Banco Popular North America, who does business as Popular Community Bank, has been hit with a proposed class action that alleges it has charged customers improper overdraft fees on transactions that did not actually overdraw their accounts.
The 17-page lawsuit claims that although Popular Bank’s checking account documents state in “plain, clear, and simple language” that overdraft (OD) fees will be charged only when an account has insufficient funds to cover a transaction, the bank has taken to charging such fees on transactions that were initially authorized but settled into a negative balance days later.
According to the suit, there should always be sufficient funds in an account to cover such transactions, which are described in the complaint as “Authorize Positive, Purportedly Settle Negative” (APPSN) transactions, given that the money is initially set aside by Popular Bank and unavailable for other uses. Thus, an APPSN transaction should never be subject to overdraft fees, the lawsuit argues.
“In short, Banco Popular is not authorized by contract to charge OD Fees on transactions that have not overdrawn an account, but it has done so and continues to do so,” the complaint contends.
The lawsuit explains that when a customer makes a purchase with their debit card, Popular Bank deducts from their available balance the amount needed to cover the transaction, and thus earmarks those funds to pay the merchant later. However, if an intervening transaction causes a customer’s account balance to go negative before the initial transaction settles, it is Popular Bank’s apparent practice to charge an overdraft fee on both the intervening and initially authorized transactions, according to the suit.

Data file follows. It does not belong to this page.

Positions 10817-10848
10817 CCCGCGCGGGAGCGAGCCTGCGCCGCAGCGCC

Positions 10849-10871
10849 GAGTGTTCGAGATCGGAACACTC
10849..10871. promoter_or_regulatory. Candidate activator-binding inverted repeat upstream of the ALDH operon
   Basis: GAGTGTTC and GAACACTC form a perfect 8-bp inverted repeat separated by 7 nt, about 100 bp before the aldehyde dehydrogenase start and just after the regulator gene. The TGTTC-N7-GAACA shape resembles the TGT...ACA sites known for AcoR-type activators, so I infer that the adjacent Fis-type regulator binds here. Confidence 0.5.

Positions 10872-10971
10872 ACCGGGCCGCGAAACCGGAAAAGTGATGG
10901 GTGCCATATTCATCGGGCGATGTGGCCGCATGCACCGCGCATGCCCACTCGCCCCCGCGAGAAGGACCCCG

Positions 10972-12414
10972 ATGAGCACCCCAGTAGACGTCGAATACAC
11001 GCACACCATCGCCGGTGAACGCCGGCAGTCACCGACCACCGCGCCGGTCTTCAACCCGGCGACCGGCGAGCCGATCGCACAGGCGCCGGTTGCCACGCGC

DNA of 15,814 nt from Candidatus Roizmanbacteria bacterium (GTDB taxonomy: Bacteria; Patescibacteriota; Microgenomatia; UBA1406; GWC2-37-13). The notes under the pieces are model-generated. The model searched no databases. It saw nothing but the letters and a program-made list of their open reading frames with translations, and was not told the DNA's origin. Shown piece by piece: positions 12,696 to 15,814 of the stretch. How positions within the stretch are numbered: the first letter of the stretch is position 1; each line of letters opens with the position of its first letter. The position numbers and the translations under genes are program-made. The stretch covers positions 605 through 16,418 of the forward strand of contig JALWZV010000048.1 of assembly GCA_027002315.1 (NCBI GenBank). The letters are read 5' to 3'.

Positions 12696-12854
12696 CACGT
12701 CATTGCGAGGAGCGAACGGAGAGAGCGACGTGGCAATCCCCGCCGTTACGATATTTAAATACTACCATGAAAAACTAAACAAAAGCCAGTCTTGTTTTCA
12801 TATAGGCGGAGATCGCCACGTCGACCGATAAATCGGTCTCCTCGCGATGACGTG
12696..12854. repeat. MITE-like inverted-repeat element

The problem, the case says, is that Popular Bank’s practice of charging overdraft fees on APPSN transactions is not disclosed in the bank’s account documents, which plainly state that customers will be charged an overdraft fee only when their account does not contain sufficient funds to cover a transaction. Because Popular Bank sequesters the funds for APPSN transactions when they’re first authorized, there should always be sufficient funds in a customer’s account to cover the transactions when they settle days later, the case states.
The lawsuit says Popular Bank’s overdraft fee practice with regard to APPSN transactions stems from “a secret batching posting process” during which the bank, “in the middle of the night,” temporarily releases the holds placed on funds in an account and then re-debits the transactions a second time.
“This secret step allows Banco Popular to charge OD Fees on transactions that never should have caused an overdraft—transactions that were authorized into sufficient funds, and for which Banco Popular specifically set aside money to pay them,” the complaint contends. “This discrepancy between Banco Popular’s actual practices and the contract causes accountholders to incur more OD Fees than they should.”
The case argues that there is “no justification for these practices,” except to maximize the bank’s revenue.
The lawsuit looks to cover all Banco Popular accountholders in the U.S. who, during the applicable statute of limitations period, were charged an overdraft fee on an APPSN transaction on a Banco Popular checking account.
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